Without such a special vehicle or some extraordinarily new approach, the Mumbai Climate Action Plan risks ending up like the ambitious Brimstowad (Brihanmumbai Stormwater Disposal System), a project that dates back to 1985, got a boost after the deluge of 2005, but remains mired in litigation and delays nearly 40 years on.
– Natasha Rego
KOLKATA: Heat, drought, storms, cyclones. Could a bio-shield be the answer?
Cyclone Amphan, which hit West Bengal in May 2020, was the first super-cyclone in the Bay of Bengal since 1999, and one of the fiercest to hit the state in 100 years. Exactly a year on, Cyclone Yaas hit.
West Bengal has always had more than its share of hydro-meteorological disasters — floods and cyclones, downpours and lightning strikes. It has the highest death toll from such events of any state in India, according to 2021 data from the Union ministry of earth sciences, with an estimated 964 deaths between April 2018 and March 2021.
Kolkata, the state’s capital, sits at sea level, along the Hooghly river, 125 km from the coast. It has been listed as one of the seven megacities in Asia most vulnerable to disaster-related mortality. It is now at risk from fiercer storms , more intense heat waves, flooding, drought, outbreaks of vector-borne diseases, distress migrations into the city, and a further dipping of land levels as groundwater levels plummet.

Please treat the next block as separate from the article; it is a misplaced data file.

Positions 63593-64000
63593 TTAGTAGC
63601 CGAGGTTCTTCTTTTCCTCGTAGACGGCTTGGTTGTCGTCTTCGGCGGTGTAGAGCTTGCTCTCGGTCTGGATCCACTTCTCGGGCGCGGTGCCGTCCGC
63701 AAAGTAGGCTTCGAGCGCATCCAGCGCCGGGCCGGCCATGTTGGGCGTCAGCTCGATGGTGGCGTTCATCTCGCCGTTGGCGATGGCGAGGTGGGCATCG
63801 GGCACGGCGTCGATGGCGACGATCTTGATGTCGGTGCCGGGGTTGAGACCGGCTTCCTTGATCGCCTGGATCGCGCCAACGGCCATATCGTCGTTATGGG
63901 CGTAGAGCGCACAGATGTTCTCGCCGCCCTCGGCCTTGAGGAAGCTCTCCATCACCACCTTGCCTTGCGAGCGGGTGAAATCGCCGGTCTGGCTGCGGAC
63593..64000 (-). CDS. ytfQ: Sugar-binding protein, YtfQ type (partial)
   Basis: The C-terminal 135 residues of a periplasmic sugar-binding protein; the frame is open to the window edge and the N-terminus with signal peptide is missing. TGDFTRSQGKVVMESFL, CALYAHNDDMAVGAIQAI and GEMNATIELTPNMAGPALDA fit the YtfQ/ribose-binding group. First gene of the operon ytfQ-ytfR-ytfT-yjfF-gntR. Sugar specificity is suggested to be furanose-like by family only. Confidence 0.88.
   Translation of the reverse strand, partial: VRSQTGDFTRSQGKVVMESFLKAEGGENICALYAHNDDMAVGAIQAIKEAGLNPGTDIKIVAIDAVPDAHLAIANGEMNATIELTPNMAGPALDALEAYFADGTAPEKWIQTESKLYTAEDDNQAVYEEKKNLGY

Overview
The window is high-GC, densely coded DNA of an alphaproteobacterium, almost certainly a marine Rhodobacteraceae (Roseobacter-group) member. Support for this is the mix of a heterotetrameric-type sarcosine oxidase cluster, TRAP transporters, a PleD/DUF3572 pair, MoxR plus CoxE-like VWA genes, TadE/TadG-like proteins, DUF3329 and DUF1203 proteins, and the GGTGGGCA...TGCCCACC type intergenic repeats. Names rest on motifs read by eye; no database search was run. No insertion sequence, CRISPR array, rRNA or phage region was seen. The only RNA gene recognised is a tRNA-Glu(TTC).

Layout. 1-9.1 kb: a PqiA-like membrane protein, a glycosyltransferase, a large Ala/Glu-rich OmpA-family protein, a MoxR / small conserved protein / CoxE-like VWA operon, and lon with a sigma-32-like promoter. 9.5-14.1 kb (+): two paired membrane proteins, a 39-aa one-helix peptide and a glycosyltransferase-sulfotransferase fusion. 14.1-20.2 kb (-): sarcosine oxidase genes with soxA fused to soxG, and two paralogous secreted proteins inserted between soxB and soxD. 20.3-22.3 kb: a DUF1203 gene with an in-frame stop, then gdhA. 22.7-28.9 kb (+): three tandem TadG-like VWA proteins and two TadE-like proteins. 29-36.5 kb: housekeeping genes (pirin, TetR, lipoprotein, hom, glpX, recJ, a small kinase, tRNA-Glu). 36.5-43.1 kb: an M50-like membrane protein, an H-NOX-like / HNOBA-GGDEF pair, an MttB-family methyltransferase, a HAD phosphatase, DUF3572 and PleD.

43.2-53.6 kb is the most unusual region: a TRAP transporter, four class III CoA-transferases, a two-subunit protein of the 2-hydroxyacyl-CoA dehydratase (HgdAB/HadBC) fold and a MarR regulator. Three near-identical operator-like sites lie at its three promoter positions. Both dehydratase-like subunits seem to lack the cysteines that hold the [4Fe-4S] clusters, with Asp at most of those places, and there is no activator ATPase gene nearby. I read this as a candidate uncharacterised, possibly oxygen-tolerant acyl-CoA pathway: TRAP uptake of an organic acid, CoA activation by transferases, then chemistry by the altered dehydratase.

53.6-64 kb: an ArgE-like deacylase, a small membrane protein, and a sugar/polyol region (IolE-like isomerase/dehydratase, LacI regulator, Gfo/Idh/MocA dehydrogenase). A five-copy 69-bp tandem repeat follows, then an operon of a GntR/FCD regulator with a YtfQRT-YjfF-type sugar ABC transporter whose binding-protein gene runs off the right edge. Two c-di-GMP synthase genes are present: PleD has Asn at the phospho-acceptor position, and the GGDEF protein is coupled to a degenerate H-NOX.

For centuries, the city and the state were protected by the Sunderbans, the world’s largest mangrove delta. But the Sunderbans has been losing its very dense mangrove cover, as a result of intensifying storms and rising salinity.
In one sweep, 1,600 sq km of mangrove forest were damaged by Cyclone Amphan. “Amphan has definitely taken a toll on the Sunderbans,” says Debal Roy, chief wildlife warden for West Bengal.
While an IPCC report from 2019 states that sea level is rising by 3.6 mm every year, the Sunderbans delta is subsiding by 2.9 mm every year. “These two figures put together show that water is gobbling up land at the rate of 6.5 mm per year,” says Kalyan Rudra, river expert and chairperson of the West Bengal Pollution Control Board.
Intensifying heat waves are set to raise the risk of drought. “With rising temperatures, cases of vector-borne diseases such as malaria and dengue are also expected to rise,” says Tuhin Ghosh, director of the School of Oceanographic Studies at Jadavpur University. Storms, drought and land loss will force climate migrants to move to cities such as Kolkata, which will further stretch their resources.
Is Kolkata prepared to handle the crises? Human activity continues to eat away at carbon sinks and natural aquifers. “Unbridled development has obstructed the natural drainage system into the East Kolkata Wetlands, which act like the kidneys of the city. As groundwater levels across the city plunge, this may result in gradual subsidence of land,” Ghosh says. Even the city’s drainage systems haven’t been updated; its stormwater drains, like Mumbai’s, date back a century, to colonial times.
The state’s forest department is now working to create a “bio-shield”, a sort of sea wall made up of various plant species that can absorb the impact of storms and protect coastal areas, including the Sunderbans.